Masquerades are traditional events, involving masked dancers that embody different spirits. They happen during festivals, ceremonies, or rituals and can involve songs, dances, drama, and poetry. Masquerades reclaim the African heritage that was lost during colonial times, by embracing the spirit of African culture and customs and giving meaning to aspects of Africa’s history.
The origins and use of the mask
The use of tribal masks in celebrations, rituals, and ceremonies is deeply rooted in African history and culture, dating back even to the Stone Age. The design of the mask represents different tribes and regions, and its use is hugely significant in many cultures in western and central Africa. Wearing the mask can signify a deep spiritual connection as the wearer acts as a kind of medium. This usually means communicating with ancestors and spirits, representing their community in doing so. They call on the spirits for blessings and guidance to help them through events such as marriage, burial ceremonies, and the harvest.
The form of the masks
Most masks are made of carved wood and feature engravings, such as the one created by the Dogon people of Mali, pictured above. Others are made of bronze, terracotta, animal skins, bark, woven cloth, or plant fibres. They are decorated with bone, coloured beads, or cowrie shells to provide texture. The majority are either made of wood or use wood in some way, as it is believed that the tree has a spiritual soul, and so its wood makes a home for the spirit in the mask. The colour of the masks comes from natural dyes from vegetables, plants, or seeds.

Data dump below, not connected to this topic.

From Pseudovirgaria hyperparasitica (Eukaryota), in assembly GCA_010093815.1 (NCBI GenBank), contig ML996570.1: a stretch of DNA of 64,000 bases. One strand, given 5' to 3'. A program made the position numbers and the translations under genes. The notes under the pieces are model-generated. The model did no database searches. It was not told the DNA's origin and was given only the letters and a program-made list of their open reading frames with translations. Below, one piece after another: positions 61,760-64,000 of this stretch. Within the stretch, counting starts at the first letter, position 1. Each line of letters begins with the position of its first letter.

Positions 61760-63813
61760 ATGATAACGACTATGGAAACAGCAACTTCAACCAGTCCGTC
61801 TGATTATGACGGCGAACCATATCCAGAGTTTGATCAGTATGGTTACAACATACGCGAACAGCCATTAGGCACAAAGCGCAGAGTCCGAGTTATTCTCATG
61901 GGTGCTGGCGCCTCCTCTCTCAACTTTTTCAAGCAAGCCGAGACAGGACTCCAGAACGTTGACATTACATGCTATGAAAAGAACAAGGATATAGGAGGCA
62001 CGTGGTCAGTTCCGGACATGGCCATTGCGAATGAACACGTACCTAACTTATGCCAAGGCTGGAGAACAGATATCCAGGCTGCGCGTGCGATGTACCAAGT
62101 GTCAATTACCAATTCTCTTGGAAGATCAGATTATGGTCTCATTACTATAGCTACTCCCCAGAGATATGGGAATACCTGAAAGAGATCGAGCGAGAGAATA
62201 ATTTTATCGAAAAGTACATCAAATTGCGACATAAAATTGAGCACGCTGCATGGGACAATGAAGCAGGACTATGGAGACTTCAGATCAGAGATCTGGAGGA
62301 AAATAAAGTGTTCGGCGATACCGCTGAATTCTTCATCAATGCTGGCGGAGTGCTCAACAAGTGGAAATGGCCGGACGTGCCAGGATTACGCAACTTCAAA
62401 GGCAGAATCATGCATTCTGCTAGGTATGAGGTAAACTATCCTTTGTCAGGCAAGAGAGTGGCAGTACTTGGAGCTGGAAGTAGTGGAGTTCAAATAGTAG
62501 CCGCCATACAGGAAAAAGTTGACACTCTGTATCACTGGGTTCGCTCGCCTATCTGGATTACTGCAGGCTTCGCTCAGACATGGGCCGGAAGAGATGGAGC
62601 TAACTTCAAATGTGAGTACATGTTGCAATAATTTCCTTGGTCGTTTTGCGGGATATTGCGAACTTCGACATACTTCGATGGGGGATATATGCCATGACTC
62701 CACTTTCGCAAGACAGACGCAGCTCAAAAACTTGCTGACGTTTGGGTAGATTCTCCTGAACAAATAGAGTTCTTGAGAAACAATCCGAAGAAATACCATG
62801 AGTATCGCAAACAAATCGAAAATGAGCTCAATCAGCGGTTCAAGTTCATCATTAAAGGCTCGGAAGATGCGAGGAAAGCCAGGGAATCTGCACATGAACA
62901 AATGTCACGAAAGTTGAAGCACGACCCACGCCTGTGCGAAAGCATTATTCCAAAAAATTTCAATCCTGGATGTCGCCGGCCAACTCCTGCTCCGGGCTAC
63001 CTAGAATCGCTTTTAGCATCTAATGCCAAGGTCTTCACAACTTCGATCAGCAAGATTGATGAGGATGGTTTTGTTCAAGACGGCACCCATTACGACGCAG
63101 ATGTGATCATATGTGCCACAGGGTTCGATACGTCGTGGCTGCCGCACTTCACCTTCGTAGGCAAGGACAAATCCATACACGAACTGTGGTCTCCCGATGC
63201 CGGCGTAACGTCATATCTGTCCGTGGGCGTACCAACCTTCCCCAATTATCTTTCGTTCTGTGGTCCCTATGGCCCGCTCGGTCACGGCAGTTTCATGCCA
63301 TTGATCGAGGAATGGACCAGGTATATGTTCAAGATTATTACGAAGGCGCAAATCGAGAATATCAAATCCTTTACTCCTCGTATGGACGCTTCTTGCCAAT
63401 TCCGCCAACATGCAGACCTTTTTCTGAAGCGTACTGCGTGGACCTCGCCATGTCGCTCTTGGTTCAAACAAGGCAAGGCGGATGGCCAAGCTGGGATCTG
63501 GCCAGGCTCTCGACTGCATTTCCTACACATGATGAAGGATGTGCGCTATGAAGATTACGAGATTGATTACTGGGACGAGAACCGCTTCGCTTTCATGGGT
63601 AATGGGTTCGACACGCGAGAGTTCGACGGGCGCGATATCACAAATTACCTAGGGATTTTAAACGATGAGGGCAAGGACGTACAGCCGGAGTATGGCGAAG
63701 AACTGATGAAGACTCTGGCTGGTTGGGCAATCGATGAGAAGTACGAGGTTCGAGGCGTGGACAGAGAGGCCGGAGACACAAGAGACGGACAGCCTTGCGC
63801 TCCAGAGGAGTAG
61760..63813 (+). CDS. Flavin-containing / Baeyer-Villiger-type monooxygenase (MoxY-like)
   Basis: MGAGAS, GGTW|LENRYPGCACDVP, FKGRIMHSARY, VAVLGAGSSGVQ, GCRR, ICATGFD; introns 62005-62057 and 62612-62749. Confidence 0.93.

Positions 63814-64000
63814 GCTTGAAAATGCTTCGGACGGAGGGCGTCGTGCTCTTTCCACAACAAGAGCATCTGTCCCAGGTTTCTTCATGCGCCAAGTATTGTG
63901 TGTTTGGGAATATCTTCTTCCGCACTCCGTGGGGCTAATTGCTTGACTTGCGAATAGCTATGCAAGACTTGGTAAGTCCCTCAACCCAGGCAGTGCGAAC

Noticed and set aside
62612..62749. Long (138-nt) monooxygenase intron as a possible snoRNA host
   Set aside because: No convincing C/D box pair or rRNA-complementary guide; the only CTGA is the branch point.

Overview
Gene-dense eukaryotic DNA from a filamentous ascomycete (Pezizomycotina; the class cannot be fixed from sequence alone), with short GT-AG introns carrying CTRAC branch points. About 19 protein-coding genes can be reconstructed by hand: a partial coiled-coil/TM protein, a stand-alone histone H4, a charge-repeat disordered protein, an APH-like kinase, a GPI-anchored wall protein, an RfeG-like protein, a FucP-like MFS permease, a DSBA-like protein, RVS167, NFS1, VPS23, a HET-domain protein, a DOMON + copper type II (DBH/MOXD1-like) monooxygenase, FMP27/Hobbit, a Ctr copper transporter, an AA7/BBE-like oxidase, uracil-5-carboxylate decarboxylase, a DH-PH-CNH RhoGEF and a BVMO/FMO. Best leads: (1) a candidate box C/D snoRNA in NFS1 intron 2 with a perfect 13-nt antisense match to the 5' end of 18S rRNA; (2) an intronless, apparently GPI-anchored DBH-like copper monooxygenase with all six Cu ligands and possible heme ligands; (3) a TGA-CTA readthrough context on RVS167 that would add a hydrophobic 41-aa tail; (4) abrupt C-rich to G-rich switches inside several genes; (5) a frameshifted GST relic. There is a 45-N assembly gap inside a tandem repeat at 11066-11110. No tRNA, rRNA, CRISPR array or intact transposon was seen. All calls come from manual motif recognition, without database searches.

The dancers perform either to embody a spirit, to call on ancestors, or simply to entertain. The style of the dance depends on which kind of mask is used. In Nigeria, the Afemai people of Bendel State perform Ikpelweme ancestral masquerades, wearing elaborate headpieces in a more fast-paced style of dance. The Epa masqueraders of the Ekiti-Yoruba wear heavy helmet masks and are limited in their movements. Simple and flowy cloth costumes like that of the Igbomina-Yoruba people in their ancestral Egungun Elewe allow for freer movements that can be much more acrobatic. Animal masks are also used, mostly for ceremonies that ask for support in the fertility of the land during harvest. Carvings of antelope masks are used in Mali. The Bambara people attempt to imitate the movements of antelopes and other wild animals in their dances.
The social role
Dance and music helped form the groups and leaders of African communities. They represent the essence of African civilization and culture. In Yorubaland, during the ceremony of the crowning of an oba (king), the ruler must lead a procession through the town, dancing. Various members of the community greet him as he goes past, each one with their dance rhythm. The dances are also used for educational purposes. Through repetition, they teach children memory and help with physical strength.
Masquerades in Africa are used to celebrate the crowning of a new king or the beginning of the harvest; to commemorate the dead and gain the blessings of ancestors; in rituals or for other events. The carving of the masks is an essential part, as the tools used are often passed down through generations and can inherit the spirit and skill of their previous user. The tools are also often blessed with their particular spirits.